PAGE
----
-On Patrick Tomlin, Head, Art & Architecture Library, Virginia Tech
Nominated by Elizabeth Grant, Assistant Professor, Virginia Tech
“ [Adeane Bregman] tirelessly updates and solicits the faculty about potential purchases as well as about key aspects of operations at Bapst. She makes sure, as much as is humanly possible, that the faculty have all the resources they require for teaching and research. Ms. Bregman also helps the faculty master the new tools for doing research electronically by offering orientation sessions, as well as visiting faculty in their own offices and working with them on an individual basis. To say that my research has been enhanced by her assistance would be an understatement of immense proportions. It would not be an exaggeration to go so far as to say that her assistance has been equivalent to that of a valued research assistant, not just a librarian. In fact, I have acknowledged Ms. Bregman in all of my publications, so much is my scholarship in her debt. […] In addition, Ms. Bregman has visited my classes to relay this new information to my students, who are always intimidated by, and often lack even the most rudimentary critical skills for, doing scholarly research. Many have thanked me for inviting her to my classes because, were it not for what she brought to their attention, they confessed to knowing not even the existence, let alone the use, of numerous key research tools. […] On the basis of her help, many of my students have conducted highly innovative and original research, quite a feat for undergraduates, and an invaluable service for their continued success in the field. […] But for all she does, Ms. Bregman never makes you feel as though you are imposing or asking too much. In fact, it is she, more often than not, who initiates the generation of help or assistance. She is a truly kind and generous soul and I enthusiastically nominate her for this award.”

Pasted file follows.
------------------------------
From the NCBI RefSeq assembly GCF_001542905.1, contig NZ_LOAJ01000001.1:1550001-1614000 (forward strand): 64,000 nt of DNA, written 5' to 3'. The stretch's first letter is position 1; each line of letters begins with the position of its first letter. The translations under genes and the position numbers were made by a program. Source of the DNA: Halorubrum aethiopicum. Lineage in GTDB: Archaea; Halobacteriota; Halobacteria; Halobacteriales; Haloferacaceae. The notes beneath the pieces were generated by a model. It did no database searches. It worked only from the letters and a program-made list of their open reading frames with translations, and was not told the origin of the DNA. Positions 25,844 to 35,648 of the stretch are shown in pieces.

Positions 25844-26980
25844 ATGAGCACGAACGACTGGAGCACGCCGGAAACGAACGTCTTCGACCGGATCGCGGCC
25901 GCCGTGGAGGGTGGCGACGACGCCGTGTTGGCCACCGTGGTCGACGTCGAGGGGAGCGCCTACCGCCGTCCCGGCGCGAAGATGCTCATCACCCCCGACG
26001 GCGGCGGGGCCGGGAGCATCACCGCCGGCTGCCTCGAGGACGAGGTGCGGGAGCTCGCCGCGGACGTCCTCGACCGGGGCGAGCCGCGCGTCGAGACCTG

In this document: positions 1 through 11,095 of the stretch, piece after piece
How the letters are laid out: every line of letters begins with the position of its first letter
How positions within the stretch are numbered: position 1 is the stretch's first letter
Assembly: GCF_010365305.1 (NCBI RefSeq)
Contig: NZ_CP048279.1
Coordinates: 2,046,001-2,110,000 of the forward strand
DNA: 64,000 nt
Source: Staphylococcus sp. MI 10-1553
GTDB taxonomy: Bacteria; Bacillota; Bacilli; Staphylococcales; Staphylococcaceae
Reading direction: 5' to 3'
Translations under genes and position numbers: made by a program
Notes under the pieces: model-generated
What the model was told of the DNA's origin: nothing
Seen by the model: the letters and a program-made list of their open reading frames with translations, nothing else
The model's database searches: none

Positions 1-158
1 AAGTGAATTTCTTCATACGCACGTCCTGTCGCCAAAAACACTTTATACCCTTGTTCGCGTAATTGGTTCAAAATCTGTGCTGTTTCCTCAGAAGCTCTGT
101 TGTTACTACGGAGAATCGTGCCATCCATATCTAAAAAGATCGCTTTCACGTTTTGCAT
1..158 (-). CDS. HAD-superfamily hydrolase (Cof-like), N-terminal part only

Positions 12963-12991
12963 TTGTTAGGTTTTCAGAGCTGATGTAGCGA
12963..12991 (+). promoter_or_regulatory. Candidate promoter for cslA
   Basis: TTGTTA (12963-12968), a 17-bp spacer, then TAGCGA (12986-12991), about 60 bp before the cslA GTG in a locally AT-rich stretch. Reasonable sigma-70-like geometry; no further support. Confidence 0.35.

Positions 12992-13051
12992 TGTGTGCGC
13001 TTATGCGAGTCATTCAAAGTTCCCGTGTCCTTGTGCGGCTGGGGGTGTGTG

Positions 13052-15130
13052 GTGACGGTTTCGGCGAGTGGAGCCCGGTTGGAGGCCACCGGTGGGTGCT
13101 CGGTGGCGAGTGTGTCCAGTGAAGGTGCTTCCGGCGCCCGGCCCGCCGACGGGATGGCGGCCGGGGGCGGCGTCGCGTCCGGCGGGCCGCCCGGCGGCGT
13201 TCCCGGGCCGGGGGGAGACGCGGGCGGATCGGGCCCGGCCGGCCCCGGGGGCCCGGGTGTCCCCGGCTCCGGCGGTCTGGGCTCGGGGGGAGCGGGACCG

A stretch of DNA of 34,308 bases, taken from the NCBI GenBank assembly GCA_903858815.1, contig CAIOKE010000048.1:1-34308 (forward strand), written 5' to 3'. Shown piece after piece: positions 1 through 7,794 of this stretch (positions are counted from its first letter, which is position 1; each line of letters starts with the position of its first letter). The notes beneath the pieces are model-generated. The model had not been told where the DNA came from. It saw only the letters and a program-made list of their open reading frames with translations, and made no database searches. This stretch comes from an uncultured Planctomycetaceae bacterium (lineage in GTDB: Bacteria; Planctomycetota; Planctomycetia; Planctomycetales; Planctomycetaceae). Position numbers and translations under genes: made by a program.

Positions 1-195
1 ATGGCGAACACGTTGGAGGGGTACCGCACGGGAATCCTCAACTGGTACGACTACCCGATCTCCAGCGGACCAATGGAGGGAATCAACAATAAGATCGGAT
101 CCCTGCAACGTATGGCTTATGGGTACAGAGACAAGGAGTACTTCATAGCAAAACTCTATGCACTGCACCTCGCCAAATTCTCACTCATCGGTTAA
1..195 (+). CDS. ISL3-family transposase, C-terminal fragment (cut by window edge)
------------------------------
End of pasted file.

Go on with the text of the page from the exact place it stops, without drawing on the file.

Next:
-On Adeane Bregman, Bapst Librarian, Boston College
“Julia Tryon has displayed an uncommon level of kindness through her profession. […] For several years, I have been shipping books to school and community libraries in Ghana. Julia (and so many of her fellow librarians) here and throughout the state have played key roles in organizing the collection of used books from texts and reference works to books for children and adult readers. Nearly 200,000 books have helped develop over 100 school libraries and a number of village libraries in Ghana. Julia has been especially kind to me personally. When I need a particular reference that requires interlibrary loan intervention, she always volunteers to facilitate that intervention. It used to take weeks with lots of paperwork to acquire these research/reference materials; now it takes hours to days for an always cheerful Julia to get her hands on the piece and put it in my hands. […] Julia Tryon's kindness overwhelms...”
-On Julia Tryon, Commons Librarian for Research and Education, Providence College
Nominated by Stephen Mecca, Professor, Providence College
Choosing just one librarian to honor will be no easy feat. Don’t forget to check back here on Friday when we’ll announce our winner.